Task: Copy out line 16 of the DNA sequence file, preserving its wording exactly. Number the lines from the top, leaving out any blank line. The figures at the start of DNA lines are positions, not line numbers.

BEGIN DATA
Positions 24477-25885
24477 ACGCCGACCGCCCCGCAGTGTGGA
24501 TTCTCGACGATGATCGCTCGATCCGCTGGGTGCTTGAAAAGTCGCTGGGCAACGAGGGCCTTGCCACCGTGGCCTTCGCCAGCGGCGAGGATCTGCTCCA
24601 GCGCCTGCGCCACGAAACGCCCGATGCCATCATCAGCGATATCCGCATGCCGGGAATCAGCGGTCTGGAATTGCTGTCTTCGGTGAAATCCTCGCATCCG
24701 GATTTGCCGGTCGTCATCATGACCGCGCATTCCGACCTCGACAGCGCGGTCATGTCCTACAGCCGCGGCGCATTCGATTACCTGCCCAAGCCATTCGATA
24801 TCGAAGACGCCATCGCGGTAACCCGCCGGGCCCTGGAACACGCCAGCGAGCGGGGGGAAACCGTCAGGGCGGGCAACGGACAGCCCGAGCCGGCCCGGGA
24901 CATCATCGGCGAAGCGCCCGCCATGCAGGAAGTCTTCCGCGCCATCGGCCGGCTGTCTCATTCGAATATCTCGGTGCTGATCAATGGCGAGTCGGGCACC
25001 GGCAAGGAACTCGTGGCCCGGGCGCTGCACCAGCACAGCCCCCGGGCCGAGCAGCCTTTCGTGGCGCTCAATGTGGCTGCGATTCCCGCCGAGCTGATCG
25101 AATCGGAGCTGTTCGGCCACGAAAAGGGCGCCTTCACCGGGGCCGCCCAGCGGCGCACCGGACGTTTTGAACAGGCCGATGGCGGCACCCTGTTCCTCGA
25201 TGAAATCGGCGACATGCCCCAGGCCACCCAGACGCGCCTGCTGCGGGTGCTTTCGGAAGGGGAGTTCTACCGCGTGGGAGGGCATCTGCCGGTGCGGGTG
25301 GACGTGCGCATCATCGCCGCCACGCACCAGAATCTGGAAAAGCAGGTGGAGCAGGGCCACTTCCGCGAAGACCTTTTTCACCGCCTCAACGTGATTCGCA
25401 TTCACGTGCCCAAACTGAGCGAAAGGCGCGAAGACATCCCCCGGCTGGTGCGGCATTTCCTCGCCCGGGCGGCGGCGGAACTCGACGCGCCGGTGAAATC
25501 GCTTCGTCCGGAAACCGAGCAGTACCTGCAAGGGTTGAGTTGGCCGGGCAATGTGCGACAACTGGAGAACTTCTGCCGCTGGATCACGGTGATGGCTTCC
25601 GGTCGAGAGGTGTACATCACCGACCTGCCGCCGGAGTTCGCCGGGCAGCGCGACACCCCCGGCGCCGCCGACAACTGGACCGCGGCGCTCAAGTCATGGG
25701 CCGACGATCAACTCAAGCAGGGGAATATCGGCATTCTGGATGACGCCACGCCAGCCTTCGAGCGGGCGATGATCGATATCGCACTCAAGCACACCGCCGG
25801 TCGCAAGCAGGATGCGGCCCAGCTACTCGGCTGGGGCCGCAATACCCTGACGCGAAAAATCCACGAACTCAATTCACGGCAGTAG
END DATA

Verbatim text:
25801 TCGCAAGCAGGATGCGGCCCAGCTACTCGGCTGGGGCCGCAATACCCTGACGCGAAAAATCCACGAACTCAATTCACGGCAGTAG